REVIEW: Acting Black

Acting Black is a one man show written and performed by Carlyle Brown that is one part presentation, one part open forum. The topic is about how black people have been portrayed in American entertainment for the past 200 years and how that portrayal shapes and affects modern day racism. The show is produced for a white audience, with the goal of educating and providing the missing context for many persistent stereotypes.

Starting with the origin of minstrel shows, and culminating with the modern day appropriations of black culture, Brown’s show highlights the ways in which the concept of race, and the ideas of “white” and “black,” were used to manipulate the fortunes of blacks as well as white. Acting Black describes itself as part-comedy, however, it is not a stand up routine. As Brown explains, he tells the story with a sense of humor, because the alternative is to scream and shout in a way that would fulfill the worst of the stereotypes. His performance is in itself a comment on the way blacks are perceived by even the most well-meaning white folks. And, from a Caucasian perspective, I would not say I found the show funny or laughable, at least not when you think about the number of people impacted by this ongoing issue, but it is certainly insightful and important.

Acting Black provides a wonderful opportunity receive a history lesson and dive into black perspectives in a time when tensions run high. As with other shows that have been produced in the area over the past few years–We Are Proud to Present…, The Parchman Hour, and A People’s History of the United States–Brown’s underlying message is that, race is a construct that was ultimately designed to divide people with much more in common than they realize in order to maintain control over both groups.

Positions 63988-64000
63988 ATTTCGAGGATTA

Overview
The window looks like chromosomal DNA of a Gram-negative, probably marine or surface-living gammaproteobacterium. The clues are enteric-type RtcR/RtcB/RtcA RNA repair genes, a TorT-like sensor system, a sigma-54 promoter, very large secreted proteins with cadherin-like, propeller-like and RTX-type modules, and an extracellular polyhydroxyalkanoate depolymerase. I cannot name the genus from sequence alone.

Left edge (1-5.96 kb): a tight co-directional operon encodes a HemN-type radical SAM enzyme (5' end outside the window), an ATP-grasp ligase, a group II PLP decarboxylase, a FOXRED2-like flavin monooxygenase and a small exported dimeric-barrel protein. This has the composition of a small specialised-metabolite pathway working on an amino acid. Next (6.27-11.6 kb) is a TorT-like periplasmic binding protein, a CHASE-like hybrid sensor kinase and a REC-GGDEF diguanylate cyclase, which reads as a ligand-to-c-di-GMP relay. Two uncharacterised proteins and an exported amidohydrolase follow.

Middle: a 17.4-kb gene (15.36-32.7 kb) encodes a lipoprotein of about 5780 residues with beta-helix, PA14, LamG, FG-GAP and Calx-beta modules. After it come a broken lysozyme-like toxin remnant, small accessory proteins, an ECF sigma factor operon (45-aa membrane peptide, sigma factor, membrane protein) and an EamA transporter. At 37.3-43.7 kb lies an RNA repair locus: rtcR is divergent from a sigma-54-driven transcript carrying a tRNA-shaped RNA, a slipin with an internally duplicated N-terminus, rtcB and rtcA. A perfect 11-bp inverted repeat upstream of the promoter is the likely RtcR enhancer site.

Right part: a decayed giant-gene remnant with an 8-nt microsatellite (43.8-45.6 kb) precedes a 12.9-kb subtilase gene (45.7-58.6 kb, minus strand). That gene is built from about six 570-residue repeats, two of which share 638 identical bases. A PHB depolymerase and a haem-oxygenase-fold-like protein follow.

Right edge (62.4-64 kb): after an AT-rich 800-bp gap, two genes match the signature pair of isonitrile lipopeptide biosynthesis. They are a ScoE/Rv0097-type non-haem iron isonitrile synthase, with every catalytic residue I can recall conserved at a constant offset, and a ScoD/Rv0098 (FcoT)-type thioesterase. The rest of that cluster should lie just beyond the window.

Brown uses the last half hour of the show to encourage members of the audience to talk with each other. Forced to confront our own internal reactions, and those of our peers, the realization that there is much more work to do comes swiftly and not without difficulty. This is not a problem that will go away in its own. But the sooner we all know our history, the better we can make our future.

DEAL ALERT: Goldstar has a limited number of discount tickets available.

Acting Black is at the The Lowry Building in St. Paul through May 25, 2018.